Where the DA governs we have taken steps to correct this balance. I have given a directive to all DA governments to pro-actively seek ways in which to reduce all excess and reverse the VIP expenditure we inherited from the ANC.

We also adopted a Mayoral Handbook at our last Federal Council meeting in February which outlines the rules on finances and travel for DA public representatives, including car allowances. This is similar to the existing Western Cape handbook, which is a huge departure from the Ministerial handbook used by ANC Ministers to justify their flashy cars, first-class travel and protection services. When we take over as national government, ours will become the new Ministerial Handbook, and we will also slash the bloated cabinet to just 15 ministries.

Elected officials are servants of the public. And while the ANC might disagree and treat them like royalty at the cost of the taxpayer, you will find that all DA governments honour this principle.

But we need to take it even further. We need to do what Mayor Msimanga did in Tshwane when the DA took over there in 2016 and he discovered that the ANC had ordered 10 new BMWs, thinking that they were going to stay in office after the elections. Mayor Msimanga immediately gave those BMWs to the anti-hijacking unit of the Tshwane Metro Police. Our politicians don’t need the fast cars, but our police officers certainly do.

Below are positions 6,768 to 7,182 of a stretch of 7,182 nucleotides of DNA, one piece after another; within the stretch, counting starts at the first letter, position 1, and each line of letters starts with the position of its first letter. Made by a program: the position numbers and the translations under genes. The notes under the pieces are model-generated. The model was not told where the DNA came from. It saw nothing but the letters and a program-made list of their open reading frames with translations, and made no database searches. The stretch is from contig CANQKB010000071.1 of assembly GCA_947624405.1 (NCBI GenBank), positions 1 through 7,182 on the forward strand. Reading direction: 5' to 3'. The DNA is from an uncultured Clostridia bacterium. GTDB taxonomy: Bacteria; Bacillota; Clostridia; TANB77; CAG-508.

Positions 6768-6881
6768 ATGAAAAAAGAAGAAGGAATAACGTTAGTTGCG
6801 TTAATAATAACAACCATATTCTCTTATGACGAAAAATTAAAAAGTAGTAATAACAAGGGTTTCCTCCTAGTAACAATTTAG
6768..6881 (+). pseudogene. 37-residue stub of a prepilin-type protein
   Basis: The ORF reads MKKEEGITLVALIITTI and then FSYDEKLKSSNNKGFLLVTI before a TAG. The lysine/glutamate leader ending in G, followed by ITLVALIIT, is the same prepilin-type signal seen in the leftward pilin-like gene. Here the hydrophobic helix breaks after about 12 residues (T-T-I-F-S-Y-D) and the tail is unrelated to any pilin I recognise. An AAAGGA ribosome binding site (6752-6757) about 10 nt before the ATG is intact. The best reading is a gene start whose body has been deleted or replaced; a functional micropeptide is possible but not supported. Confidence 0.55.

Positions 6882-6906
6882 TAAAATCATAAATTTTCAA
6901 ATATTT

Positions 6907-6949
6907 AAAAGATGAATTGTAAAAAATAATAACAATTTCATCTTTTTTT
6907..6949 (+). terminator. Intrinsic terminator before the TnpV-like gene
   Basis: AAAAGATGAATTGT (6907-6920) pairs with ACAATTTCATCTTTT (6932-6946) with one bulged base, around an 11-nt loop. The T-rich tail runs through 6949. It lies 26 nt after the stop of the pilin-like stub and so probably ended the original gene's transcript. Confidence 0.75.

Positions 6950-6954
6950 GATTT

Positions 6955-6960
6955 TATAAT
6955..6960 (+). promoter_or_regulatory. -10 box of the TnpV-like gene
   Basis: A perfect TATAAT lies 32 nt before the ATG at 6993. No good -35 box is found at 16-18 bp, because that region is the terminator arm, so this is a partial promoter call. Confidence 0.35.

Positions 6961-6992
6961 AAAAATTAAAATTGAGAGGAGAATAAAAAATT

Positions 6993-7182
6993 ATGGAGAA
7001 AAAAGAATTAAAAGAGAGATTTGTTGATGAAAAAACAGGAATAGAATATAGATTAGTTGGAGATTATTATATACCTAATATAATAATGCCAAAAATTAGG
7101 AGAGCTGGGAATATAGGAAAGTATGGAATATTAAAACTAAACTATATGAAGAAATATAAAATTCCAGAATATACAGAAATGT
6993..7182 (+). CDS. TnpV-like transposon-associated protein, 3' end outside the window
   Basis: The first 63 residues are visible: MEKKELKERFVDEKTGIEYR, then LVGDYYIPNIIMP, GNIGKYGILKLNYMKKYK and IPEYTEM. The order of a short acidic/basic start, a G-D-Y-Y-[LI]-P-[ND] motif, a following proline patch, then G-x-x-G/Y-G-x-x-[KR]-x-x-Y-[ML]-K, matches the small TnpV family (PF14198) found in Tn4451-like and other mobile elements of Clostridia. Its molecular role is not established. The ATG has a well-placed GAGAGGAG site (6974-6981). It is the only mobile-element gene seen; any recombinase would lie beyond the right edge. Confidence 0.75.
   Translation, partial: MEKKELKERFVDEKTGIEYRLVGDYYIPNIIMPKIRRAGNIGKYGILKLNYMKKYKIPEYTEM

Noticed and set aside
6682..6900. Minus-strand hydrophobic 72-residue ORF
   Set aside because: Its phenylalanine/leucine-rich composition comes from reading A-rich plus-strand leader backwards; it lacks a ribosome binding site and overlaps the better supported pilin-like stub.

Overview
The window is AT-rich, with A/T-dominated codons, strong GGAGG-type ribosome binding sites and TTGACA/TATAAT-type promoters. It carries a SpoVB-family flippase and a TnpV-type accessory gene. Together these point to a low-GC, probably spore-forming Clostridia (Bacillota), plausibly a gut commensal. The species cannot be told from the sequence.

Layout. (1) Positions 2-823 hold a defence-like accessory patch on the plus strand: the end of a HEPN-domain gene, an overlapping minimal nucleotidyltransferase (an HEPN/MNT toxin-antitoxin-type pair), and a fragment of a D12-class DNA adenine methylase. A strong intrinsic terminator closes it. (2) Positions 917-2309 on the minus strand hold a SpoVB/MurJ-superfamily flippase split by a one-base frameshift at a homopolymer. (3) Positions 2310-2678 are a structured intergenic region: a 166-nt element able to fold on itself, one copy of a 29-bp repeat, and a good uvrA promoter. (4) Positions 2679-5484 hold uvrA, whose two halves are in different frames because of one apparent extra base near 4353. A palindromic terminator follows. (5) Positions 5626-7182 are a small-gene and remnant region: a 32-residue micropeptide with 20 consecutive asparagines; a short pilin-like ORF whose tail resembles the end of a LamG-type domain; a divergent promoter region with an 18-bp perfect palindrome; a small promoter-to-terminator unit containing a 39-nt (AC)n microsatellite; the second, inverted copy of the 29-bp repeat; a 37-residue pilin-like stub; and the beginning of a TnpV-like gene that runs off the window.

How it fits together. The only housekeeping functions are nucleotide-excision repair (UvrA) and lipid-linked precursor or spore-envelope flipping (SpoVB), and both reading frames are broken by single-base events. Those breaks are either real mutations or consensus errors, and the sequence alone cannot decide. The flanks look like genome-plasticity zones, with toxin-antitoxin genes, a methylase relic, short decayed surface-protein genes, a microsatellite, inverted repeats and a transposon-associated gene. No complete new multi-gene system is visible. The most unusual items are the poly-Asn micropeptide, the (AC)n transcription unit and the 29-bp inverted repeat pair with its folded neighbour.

We need to put the needs of the people before the greed of the elite.

South Africa deserves a government that is prepared to do the hard work in turning SAPS into an honest, professional crime-fighting institution. This means recruiting only the best and most passionate candidates. It means training our detectives and specialist officers. It means building effective partnerships with communities. It means recognising the scourge of gender-based violence and putting resources towards tackling this issue.

South Africa deserves a government with a plan to reduce crime – a plan which acknowledges that policing decisions should be made at provincial and local level if they are to address issues unique to the region. A plan that calls for a Provincial Police Service that can work closely with Metro Police units, as is the case throughout the world.

South Africa deserves a government that gets things done, and doesn’t just talk about what it would one day like to do. While the ANC were talking about keeping communities safe, Mayor Mashaba went out and recruited an additional 1500 officers to the JMPD.

There is only one party that can be this government. There is only one party with both a proven track record where it governs, and a bold plan to keep South Africans safe in their homes and on their streets, and that party is the DA.